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  • Transactions spanning database and server upload etc.

    Hi,

    I am pretty much a beginner with Spring, and I am trying to set up a new architecture with Spring and Hibernate.

    We have one database, but also a server that our clients talk to. For example, they can upload a form to the server and access it later (it's details also get added to the database).

    I would like to combine these two actions - uploading the form to the server, and updating the database - into a single "transaction", but, I am having a particular problem figuring out how to configure Spring in such a case.

    For example, if the form is uploaded ok, but updating the database fails for some reason, how does Spring know how to roll back the uploading of the form to the server ie to call a method that removes it from the server? Do I need to define some kind of transaction manager for the server? If so, any pointers would be appreciated!

    cheers, and apologies if this isn't clear!

    David

  • #2
    Just to clarify - I'm trying to use the Declarative Transaction management. Thanks.

    Comment


    • #3
      The file system isn't transactional. So you would need to write code to delete the file if the DB transaction fails. Alternatively, you could consider writing the data to a BLOB in the DB in the same transaction, so that a single Spring tx can span both storing the information about the data and the data itself.

      Comment


      • #4
        Hi Rod,

        Actually our server is seperate, so uploading a form to the server is more than writing to the filesystem - we have to connect to the server, call it's API to upload it etc..

        What I'm trying to get my head around is whether I can write some code to allow Spring to "know what to do" if I need to rollback both the transaction that spans both the db transaction (Hibernate) and my own transaction with the server. eg is there any way to tell Spring to "include this when you rollback a transaction" in a declarative mode?

        Can I set up some kind of transaction manager for the server that Spring can recognize and use? If not, and I have to write it each method to handle a transaction rollback programmatically (soemthing I really want to avoid if possible), do I have to change how I handle Hibernate transactions to combine the two?

        Hope this is at least a little clear as what I'm trying to achieve!

        cheers,

        David

        Comment


        • #5
          Yes, you can attach to the transaction synchronization that Spring is already using. This is how thread bound resources such as Hibernate Session Factories get handled, for example.

          There's no real documentation on doing this, since this is normally used internally, however all the classes in question have pretty extensive JavaDocs, and there is lots of sample code in terms of the various pieces of code that use this mechanism (Hibernate integration, iBatis, JDO, etc.).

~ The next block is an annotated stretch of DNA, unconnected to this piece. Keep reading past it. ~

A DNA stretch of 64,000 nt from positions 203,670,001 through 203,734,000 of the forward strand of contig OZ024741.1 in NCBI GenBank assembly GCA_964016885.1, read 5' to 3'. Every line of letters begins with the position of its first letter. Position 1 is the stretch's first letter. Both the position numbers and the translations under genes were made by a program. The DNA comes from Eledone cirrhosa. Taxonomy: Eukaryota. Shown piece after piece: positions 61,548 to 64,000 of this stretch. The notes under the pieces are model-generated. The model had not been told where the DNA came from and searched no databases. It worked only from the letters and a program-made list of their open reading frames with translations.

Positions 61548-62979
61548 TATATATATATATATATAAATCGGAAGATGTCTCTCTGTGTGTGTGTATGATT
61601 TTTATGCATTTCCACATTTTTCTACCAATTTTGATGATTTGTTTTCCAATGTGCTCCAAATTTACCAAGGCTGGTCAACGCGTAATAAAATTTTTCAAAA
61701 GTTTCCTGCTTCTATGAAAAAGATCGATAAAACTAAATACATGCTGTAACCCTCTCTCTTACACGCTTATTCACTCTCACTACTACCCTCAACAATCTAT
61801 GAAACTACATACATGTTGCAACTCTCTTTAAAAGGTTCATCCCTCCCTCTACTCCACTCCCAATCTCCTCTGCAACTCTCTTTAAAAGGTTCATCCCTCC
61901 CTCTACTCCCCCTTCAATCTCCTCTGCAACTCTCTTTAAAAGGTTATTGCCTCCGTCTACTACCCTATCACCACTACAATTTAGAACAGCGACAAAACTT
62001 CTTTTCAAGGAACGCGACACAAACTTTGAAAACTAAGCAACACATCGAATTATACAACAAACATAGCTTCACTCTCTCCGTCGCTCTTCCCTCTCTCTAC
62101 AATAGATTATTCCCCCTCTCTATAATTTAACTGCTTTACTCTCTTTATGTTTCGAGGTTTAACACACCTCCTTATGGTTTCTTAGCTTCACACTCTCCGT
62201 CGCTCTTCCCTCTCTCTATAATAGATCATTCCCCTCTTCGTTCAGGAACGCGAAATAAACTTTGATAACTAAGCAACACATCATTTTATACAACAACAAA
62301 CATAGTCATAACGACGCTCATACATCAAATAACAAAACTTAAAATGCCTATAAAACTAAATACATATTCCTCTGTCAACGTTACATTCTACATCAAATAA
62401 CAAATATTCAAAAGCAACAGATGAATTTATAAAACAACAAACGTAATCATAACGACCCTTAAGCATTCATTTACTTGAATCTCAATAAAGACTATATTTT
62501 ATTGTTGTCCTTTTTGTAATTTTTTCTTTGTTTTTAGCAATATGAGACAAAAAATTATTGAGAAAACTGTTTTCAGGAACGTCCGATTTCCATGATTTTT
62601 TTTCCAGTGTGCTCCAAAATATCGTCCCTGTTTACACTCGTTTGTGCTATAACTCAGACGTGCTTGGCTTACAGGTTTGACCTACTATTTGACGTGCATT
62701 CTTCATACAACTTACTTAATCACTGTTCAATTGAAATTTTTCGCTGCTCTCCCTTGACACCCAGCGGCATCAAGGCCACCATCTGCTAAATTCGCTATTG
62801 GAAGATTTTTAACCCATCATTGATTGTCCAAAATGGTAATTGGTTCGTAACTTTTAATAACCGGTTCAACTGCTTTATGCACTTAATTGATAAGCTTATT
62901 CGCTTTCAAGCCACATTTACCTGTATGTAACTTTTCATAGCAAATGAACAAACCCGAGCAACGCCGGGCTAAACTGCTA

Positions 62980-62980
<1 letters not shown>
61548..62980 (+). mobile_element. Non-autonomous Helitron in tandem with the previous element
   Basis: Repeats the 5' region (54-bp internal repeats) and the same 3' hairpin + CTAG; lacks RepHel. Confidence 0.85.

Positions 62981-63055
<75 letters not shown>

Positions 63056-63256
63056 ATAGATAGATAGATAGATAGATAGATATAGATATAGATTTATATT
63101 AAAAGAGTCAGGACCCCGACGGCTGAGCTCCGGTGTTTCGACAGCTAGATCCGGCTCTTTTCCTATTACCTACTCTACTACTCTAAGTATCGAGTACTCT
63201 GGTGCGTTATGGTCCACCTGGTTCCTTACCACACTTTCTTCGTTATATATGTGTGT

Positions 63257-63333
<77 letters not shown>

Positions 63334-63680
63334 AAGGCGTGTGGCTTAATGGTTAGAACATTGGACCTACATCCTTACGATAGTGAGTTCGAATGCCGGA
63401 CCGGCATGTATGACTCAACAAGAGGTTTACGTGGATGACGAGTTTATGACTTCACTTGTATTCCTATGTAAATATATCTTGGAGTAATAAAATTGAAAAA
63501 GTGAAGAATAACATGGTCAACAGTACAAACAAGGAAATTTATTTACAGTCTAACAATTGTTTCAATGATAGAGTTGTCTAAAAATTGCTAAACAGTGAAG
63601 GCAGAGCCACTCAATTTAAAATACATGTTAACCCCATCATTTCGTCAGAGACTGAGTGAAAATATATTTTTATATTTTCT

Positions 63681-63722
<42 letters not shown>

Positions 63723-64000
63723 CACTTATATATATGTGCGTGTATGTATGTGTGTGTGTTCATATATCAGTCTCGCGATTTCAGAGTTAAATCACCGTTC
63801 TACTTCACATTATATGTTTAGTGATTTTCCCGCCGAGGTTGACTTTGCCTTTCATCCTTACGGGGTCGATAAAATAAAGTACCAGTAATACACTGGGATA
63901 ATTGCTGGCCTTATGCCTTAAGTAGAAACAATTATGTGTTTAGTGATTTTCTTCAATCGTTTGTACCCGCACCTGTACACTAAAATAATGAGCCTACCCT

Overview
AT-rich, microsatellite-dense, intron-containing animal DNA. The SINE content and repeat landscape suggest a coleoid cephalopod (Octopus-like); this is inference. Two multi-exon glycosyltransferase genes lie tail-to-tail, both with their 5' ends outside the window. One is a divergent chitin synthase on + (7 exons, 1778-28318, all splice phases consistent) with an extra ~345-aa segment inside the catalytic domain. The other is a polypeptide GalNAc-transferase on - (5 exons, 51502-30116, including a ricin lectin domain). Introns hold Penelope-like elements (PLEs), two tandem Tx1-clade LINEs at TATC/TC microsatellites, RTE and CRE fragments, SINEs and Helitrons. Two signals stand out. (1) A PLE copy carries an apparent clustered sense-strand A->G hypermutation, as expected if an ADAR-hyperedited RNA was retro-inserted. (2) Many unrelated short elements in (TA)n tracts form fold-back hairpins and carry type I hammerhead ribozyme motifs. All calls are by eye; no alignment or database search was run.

Regards,

          Comment


          • #6
            Thanks for the suggestion.

            This is my first look at the Spring code - all the transaction stuff is a little overwhelming at first glance!!

            Would anyone be kind enough to give me a brief overview at the code level, and pointers on where I need to insert / extend things to do what I'm trying to do?

            Would really appreciate it...

            cheers,

            David

            Comment


            • #7
              TransactionSynchronizationManager is the basic for synchronization with the current transaction, via thread bound holders for resources.

              Take a look at how it is used for example via SessionFactoryUtils and HibernateInterceptor. SessionFactoryUtils.getSession ultimately ends up registering a new synchronization, where the Hibernate Session is kept in a SessionHolder class, which is registered (indirectly as a an SpringSessionSynchronization class) as a transaction synchronization. This basically gets callbacks to synchronize with events on the transaction. Looking at HibernateInterceptor, you can see how an interceptor can get in on the action. If you look at the invoke method, the call to getSession will cause the binding and synchronization to happen if there is none. The 'else' case handles the situation where the HibernateInterceptor is applied (accidentally) before the transaction interceptor itself, ensuring that the newly created session is at least still bound to the current thread, althoughin this case it will not be also synchronized to the transaction, since there is no synchronization registered in this case, as the tx doesn't even exist yet. However, that will happen later when a session is requested, as SessionFactoryUtils getSession() will notice that the session needs to be registered.

              Hope this helps,

              Regards,

              Comment


              • #8
                Just a note for anybody watching this topic that I revised the last 3-4 lines of my previous post. The current description is accurate.

                Comment


                • #9